The latest Ericsson Mobility Report reveals for the first time that the number of active cellular M2M devices will increase 3-4 times by 2019, from 200 million at the end of 2013.
While the majority of cellular M2M devices today are still GSM-only, that is expected to shift by 2016 when 3G/4G will represent the majority of active cellular M2M subscriptions.
Rima Qureshi, Senior Vice President and Ericsson’s Chief Strategy Officer, says:
“We see cellular M2M taking off. Over time, cellular M2M services and applications related to, for example, intelligent transport systems, will require very short latency in order to be efficient. By 2019 we estimate that more than 20 percent of the active cellular M2M devices will be connected to LTE subscriptions. We also see new device-to-device and M2M applications as a key focus of 5G networks.”
M2M in transformation (extract from the report)
Machine-to-Machine (M2M) communication is taking off, driven by declining costs, improved coverage, more capable radio technologies, regulatory mandates and a growing range of successful applications and business models.
At the end of 2013 there were around 200 million cellular M2M devices in active use, and this number is expected to grow 3–4 times by 2019. Average M2M device penetration is around 2 percent of data subscriptions among measured networks, while it can reach 20 percent for those operators that focus on M2M. A closer look at the characteristics of M2M devices is required in order to better understand their impact on networks.
Securing cost-effective and seamless transfer between networks is a key concern for the global M2M roaming alliances being formed. Average M2M penetration is much higher as a percentage of data roaming devices – around 15 percent – which is explained in part by M2M roaming traffic from vehicle tracking and fleet management systems.
Contrary to other device types, a majority of M2M devices in active use are still GSM-only. Currently in North America, almost all devices are 3G or 4G and the only 2G devices that are left are M2M. This will also be the case in Western Europe in 2–3 years’ time. One reason for this is that the cheapest M2M modules are still GSM-only, which is needed for low ARPU M2M subscriptions. Another reason is that many current M2M applications do not require high network speeds. A third explanation is that M2M applications often have long lifecycles. A smart meter device, for example,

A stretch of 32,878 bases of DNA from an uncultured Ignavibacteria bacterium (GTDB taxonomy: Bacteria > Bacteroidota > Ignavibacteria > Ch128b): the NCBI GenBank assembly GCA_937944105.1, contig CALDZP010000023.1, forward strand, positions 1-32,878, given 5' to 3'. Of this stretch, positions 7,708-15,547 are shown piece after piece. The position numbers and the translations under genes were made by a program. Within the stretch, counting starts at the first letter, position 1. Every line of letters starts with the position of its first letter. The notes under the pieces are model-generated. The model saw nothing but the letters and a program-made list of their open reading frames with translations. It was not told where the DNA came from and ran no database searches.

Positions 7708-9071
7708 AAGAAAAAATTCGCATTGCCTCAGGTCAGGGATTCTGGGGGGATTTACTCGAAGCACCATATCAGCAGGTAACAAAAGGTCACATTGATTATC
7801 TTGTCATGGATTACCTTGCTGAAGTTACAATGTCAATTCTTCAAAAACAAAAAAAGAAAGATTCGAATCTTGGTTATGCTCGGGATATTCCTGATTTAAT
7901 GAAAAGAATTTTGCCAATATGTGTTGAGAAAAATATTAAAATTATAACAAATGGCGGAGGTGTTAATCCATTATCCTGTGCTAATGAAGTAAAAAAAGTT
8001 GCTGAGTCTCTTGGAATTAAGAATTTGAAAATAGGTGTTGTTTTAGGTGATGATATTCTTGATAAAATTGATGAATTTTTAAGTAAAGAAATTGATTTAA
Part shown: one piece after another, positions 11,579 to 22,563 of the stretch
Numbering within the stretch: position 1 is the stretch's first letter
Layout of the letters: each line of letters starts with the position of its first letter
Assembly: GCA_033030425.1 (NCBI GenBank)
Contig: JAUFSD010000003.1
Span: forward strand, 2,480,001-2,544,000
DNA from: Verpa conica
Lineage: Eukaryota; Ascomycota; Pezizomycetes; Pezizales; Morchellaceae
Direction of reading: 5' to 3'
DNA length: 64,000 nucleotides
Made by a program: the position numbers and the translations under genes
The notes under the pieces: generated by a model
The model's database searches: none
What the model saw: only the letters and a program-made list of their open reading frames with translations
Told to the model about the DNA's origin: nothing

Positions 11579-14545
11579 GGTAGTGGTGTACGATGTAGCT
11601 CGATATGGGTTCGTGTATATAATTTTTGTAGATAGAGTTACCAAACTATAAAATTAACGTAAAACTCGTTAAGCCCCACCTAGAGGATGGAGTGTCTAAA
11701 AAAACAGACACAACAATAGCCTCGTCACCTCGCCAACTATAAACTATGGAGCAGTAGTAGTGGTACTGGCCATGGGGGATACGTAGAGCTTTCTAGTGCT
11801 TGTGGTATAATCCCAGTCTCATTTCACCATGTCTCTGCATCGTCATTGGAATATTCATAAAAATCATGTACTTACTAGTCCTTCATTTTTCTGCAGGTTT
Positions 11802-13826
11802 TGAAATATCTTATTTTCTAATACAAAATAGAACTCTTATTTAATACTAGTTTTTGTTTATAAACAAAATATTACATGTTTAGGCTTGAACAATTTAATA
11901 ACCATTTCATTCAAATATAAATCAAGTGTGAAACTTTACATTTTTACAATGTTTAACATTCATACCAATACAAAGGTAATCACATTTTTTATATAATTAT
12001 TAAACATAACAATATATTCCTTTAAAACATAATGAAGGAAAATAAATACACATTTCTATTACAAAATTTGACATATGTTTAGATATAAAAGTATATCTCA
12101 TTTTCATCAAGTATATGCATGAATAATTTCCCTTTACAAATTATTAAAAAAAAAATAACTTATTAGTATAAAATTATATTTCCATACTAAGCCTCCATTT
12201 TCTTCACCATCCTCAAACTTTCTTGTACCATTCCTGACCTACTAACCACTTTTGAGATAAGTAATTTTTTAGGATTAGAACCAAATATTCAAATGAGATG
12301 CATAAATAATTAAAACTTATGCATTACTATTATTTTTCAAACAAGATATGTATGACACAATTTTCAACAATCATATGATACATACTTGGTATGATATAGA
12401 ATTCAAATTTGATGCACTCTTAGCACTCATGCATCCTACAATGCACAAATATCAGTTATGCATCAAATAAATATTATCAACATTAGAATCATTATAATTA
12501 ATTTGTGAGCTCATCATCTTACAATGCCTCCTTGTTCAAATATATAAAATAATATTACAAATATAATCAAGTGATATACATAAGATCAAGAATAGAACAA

may be intended to last for up to 20 years, in contrast to smartphones which are typically replaced every 2–3 years. Given the long lifecycle of M2M applications, investment in the latest available radio technology may support future needs. Such measures depend on the module’s price feasibility.
The graph to the right shows that globally, around 64 percent of M2M devices are still GSM-only. It is based on measurements of all device types, taken over the past year from mobile networks¹ all over the world. M2M data subscriptions with 2G, 3G or 4G devices² are included in the analysis.
Although the number of M2M devices on GSM will increase in absolute terms, the share of these devices on this technology will reduce to around 30 percent in 2019. In 2016, it is expected that 3G/4G will be the dominant technologies of all active M2M subscriptions. LTE M2M device penetration is expected to reach more than 20 percent in 2019, up from today’s 1 percent, and will represent more than 40 percent of shipments in the same year.
M2M communication represents a small share – around 0.1 percent – of total cellular traffic in terms of bytes. This traffic share will go up as LTE M2M devices and more powerful processors are included in high bandwidth and low latency-demanding applications such as consumer electronics, vehicles and billboards.
² SMS or circuit-switched-only devices not included (packet switched measurements)
Source: Ericsson Mobility Report